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North Side (Pittsburgh)

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Title: North Side (Pittsburgh)  
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Subject: Pittsburgh/On this day, Art Rooney, Chuck Heberling, John Walker (industrialist), Troy Hill
Collection: Neighborhoods in Pittsburgh, Pennsylvania
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North Side (Pittsburgh)

Row houses in the Mexican War Streets

North Side (sometimes written as Northside) refers to the region of Pittsburgh, Pennsylvania, located to the north of the Allegheny River and the Ohio River.[1] The term "North Side" does not refer to a specific neighborhood, but rather to a disparate collection of contiguous neighborhoods.

The neighborhoods that make up the North Side of Pittsburgh include: Allegheny Center, Allegheny West, Brighton Heights, California-Kirkbride, Central Northside, Chateau, East Allegheny, Fineview, Manchester, Marshall-Shadeland, North Shore, Northview Heights, Perry North, Perry South, Spring Garden, Spring Hill–City View, Summer Hill, and Troy Hill.

The North Side has seven hills (Observatory, Monument, Troy, Spring, Seminary, Fineview, and Mt. Troy).

Contents

  • History and famous residents 1
  • Places of interest 2
  • See also 3
  • References 4
  • External links 5

History and famous residents

In 1828, the borough of Allegheny, Pennsylvania, was incorporated where the North Side now stands. It had a population of 1,000. In 1880, Allegheny was incorporated as a city. The City of Allegheny was annexed by Pittsburgh in 1907, and became known as the North Side.

Historians claim that the Felix Brunot mansion on Stockton Avenue (Jehovah's Witnesses at a house in the old city of Allegheny.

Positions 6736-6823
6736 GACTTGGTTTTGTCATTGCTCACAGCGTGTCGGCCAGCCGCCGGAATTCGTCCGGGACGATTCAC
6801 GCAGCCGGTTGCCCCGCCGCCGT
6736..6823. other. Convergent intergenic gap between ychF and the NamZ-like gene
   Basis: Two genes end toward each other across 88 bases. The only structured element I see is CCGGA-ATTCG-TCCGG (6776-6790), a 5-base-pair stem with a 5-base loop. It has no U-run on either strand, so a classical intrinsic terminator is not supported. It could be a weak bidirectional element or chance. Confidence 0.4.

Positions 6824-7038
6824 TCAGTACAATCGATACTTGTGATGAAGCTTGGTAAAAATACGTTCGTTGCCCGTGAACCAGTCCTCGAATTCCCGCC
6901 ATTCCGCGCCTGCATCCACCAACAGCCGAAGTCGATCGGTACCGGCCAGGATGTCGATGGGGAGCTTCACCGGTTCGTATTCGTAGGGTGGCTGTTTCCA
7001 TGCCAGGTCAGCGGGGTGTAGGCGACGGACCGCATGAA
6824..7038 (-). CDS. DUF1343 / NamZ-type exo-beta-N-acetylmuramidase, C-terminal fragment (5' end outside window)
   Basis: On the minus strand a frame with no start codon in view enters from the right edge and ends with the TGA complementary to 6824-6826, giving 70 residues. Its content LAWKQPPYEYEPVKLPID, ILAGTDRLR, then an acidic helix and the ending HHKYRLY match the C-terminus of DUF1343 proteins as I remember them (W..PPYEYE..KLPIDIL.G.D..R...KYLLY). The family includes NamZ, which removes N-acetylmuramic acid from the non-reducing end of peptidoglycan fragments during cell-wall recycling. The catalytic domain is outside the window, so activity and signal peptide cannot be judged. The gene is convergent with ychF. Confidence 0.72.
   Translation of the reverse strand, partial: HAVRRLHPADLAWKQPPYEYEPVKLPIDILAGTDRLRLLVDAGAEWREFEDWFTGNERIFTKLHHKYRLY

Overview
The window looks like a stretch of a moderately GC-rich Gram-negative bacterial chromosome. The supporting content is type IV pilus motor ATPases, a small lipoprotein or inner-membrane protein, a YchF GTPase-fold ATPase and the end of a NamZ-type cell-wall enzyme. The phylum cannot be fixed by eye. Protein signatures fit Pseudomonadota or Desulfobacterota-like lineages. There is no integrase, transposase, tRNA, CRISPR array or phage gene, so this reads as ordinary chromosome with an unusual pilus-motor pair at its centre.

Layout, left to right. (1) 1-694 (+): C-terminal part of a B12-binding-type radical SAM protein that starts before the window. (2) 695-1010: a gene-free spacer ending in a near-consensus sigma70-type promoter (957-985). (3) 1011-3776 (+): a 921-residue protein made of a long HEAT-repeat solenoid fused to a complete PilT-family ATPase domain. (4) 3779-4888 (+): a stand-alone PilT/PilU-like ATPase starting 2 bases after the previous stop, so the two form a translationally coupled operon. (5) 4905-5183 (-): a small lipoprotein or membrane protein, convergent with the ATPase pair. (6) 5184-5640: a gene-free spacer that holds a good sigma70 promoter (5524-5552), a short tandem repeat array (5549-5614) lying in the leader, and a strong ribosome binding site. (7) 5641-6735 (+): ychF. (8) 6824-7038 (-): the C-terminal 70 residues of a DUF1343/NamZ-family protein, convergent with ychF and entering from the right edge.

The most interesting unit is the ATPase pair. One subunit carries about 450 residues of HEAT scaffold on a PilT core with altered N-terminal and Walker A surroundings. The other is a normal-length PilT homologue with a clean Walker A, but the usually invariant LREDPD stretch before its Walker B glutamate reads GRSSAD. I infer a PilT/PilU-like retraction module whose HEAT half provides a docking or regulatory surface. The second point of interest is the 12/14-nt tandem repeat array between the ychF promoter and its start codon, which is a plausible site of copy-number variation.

Mary Cassatt was born on Rebecca Street in 1844. Today, Rebecca Street has become Reedsdale Street (in the North Shore neighborhood). If the house had not been torn down for Highway Route 65, it would be facing Heinz Field, the home of the Pittsburgh Steelers.

Central Northside) when he created the Ferris Wheel for the 1893 Chicago World's Columbian Exposition in an attempt to create something as impressive as the Eiffel Tower in Paris, France.

The first World Series was played at Exposition Park by the Pittsburgh Pirates and the Boston Americans (now known as the Boston Red Sox) in 1903.

Gus & Yia-Yia's Iceball Stand, selling fresh popcorn, peanuts, and old-fashioned iceballs (similar to snow cones) hand-scraped from a block of ice, has been in West Park since 1934. The "orange concession stand with a brightly colored umbrella" is something of an unofficial Pittsburgh landmark during the summer months.

A 20 acre Allis-Chalmers transformer factory provided as many as 2,600 jobs[2] to the area from 1897 until closing in the Summer of 1975.[3][4]

Places of interest

Victorian houses in Allegheny West

See also

List of Pittsburgh neighborhoods

References

  1. ^ "City of Pittsburgh Maps". City of Pittsburgh. Retrieved December 7, 2009. 
  2. ^ https://news.google.com/newspapers?id=ndgNAAAAIBAJ&sjid=SGoDAAAAIBAJ&pg=3773%2C1209242
  3. ^ Smock, Douglas (June 20, 1975), "'"Allis plant material to be 'cannibalized, Pittsburgh Post-Gazette (Pittsburgh, PA) 
  4. ^ http://austinfrederick.wordpress.com/2012/07/18/4-pittsburgh-works/

External links

  • City of Pittsburgh's Central Northside page
  • Feature in the Charleston Gazette

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